AI May Boost Detection of Hereditary Colorectal Cancer

AI May Boost Detection of Hereditary Colorectal Cancer

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Artificial intelligence (AI) is actively being explored as an assistive tool for clinicians to help spot diseases and disorders at an early stage. New research published in the United European Gastroenterology Journal is the first to assess AI-assisted colonoscopy for patients with Lynch syndrome (LS), according to the scientists at the National Center for Hereditary Tumor Diseases at Bonn University Hospital, who conducted the study in collaboration with the Institute of Medical Informatics, Statistics and Epidemiology at the University of Leipzig.

“We here present first data suggesting that real-time AI-assisted colonoscopy is a promising approach to optimize endoscopic surveillance in LS patients, in particular to improve the detection of flat adenomas,” wrote the researchers.

Lynch syndrome is an inherited genetic disorder that is linked to an increased risk of developing cancer at a younger age than average, especially colon cancer (up to 70 percent), endometrial (up to 70 percent), urinary organs (up to 25 percent), ovarian (up to 20 percent), stomach and small bowel (up to 13 percent), and other cancers according to the American College of Gastroenterology. The genetic disorder is due to mutations in five genes that are known as the “mismatch repair” genes: LH1, MSH2, MSH6, PMS2, and EPCAM which can be passed on from a parent with Lynch syndrome to their children.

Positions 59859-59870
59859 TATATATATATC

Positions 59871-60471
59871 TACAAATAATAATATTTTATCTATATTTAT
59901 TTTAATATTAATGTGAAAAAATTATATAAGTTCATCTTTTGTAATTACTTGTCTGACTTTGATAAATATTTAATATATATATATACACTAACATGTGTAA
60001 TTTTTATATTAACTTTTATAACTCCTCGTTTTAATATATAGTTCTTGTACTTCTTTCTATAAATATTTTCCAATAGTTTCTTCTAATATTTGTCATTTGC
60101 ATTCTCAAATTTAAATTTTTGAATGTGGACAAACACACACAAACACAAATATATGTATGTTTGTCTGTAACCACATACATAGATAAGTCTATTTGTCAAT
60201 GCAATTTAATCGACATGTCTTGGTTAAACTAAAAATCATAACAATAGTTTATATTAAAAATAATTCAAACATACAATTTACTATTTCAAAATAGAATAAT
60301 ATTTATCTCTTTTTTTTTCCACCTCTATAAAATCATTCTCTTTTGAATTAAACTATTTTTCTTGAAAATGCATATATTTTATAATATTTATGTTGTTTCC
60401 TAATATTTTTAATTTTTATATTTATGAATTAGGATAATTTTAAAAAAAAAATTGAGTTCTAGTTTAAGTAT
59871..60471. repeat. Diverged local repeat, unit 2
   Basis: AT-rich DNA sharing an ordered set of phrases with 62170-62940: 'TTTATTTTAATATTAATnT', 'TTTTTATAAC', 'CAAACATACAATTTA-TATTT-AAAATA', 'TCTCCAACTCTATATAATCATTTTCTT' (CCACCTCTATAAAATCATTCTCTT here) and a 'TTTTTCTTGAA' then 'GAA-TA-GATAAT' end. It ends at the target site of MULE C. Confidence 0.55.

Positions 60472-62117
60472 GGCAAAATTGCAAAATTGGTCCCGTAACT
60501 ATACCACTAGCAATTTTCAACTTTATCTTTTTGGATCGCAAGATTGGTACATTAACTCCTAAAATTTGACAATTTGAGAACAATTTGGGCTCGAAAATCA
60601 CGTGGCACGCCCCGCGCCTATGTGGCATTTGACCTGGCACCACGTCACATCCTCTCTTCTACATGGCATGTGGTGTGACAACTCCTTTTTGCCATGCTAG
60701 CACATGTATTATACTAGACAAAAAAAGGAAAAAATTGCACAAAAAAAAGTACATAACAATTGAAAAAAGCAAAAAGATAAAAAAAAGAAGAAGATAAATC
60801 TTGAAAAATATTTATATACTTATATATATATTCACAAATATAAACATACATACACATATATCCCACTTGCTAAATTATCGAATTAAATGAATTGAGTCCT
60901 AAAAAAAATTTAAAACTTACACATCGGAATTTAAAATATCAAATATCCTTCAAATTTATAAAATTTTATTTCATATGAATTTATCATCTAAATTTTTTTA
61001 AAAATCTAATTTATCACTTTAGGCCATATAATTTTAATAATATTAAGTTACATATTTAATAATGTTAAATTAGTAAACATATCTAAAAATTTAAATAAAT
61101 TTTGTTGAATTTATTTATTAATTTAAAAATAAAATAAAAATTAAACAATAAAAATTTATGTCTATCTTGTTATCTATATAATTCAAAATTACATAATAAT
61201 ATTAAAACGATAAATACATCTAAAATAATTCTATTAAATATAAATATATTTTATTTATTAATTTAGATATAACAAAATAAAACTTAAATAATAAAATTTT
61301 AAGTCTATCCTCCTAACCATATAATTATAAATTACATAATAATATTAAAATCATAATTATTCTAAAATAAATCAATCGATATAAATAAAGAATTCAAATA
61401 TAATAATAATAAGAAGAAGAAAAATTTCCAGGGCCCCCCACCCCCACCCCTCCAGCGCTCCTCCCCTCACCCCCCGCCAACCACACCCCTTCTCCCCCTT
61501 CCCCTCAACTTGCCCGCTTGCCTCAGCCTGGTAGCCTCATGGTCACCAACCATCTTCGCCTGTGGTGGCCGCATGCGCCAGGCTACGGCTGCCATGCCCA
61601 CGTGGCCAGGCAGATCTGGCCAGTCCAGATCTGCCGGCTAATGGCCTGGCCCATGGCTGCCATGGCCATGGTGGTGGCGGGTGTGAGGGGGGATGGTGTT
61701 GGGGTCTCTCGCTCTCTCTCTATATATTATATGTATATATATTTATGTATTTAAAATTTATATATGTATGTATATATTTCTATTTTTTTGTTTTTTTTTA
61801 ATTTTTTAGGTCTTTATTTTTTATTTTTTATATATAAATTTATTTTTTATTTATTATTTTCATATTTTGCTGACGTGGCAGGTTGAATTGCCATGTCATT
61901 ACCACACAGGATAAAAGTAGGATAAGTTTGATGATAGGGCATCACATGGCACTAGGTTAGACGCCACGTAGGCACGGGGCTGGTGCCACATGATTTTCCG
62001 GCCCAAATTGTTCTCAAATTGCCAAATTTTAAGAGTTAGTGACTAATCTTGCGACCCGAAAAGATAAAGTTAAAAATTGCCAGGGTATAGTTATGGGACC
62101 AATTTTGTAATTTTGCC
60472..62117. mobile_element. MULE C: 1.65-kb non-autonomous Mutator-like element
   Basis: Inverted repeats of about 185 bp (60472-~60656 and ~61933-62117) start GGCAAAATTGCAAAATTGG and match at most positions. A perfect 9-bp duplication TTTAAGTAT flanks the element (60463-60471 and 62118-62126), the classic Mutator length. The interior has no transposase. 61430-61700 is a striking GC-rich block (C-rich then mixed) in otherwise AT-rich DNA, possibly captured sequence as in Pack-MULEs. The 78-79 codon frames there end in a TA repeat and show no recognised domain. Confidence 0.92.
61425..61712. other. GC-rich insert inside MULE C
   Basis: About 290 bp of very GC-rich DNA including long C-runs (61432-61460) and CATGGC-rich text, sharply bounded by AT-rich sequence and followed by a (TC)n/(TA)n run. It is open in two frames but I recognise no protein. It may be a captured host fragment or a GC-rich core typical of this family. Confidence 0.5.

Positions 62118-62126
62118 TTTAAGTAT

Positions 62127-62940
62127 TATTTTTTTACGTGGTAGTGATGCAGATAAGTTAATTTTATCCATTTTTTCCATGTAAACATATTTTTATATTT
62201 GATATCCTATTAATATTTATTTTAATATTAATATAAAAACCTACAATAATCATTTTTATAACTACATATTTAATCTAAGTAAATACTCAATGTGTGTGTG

“In recent years, several clinical trials in the general population have demonstrated that AI-assisted colonoscopy is a promising approach, showing significant improvement in the detection of polyps and adenomas compared with standard white light endoscopy,” the researchers wrote. “In the present work, we show that this may also apply to high-risk patient groups such as LS patients.”

To conduct the study, 96 Lynch syndrome patients and 46 participants in a control group were studied with the use of standard endoscopy while 50 patients were studied using AI-assisted colonoscopy during the period between December 2021-2022. According to a statement from the University of Bonn, the AI-assisted examinations detected more adenomas (36 percent) than the standard examinations (26 percent).

“AI-assisted colonoscopy detected more completely flat (0-lIb) adenomas than high-definition colonoscopy in our study,” the researchers wrote. “These lesions are characteristic of LS and previous studies have shown that flat adenomas are more likely to be missed. Therefore, our AI system may help improve the detection of such flat polyps that are easily missed during colonoscopy.”

This was the first randomized controlled trial to compare white-light endoscopy to AI-assisted endoscopy for adenoma detection in Lynch syndrome patients, according to the researchers. With this initial proof-of-concept, the scientists recommend multiple center trials with a larger number of patients as a next step.

“We here present first data suggesting that real-time AI-assisted colonoscopy is a promising approach to optimize endoscopic surveillance of Lynch patients, in particular to improve the detection of flat lesions that are easily missed,” the researchers reported.

Copyright © 2022 Cami Rosso All rights reserved.

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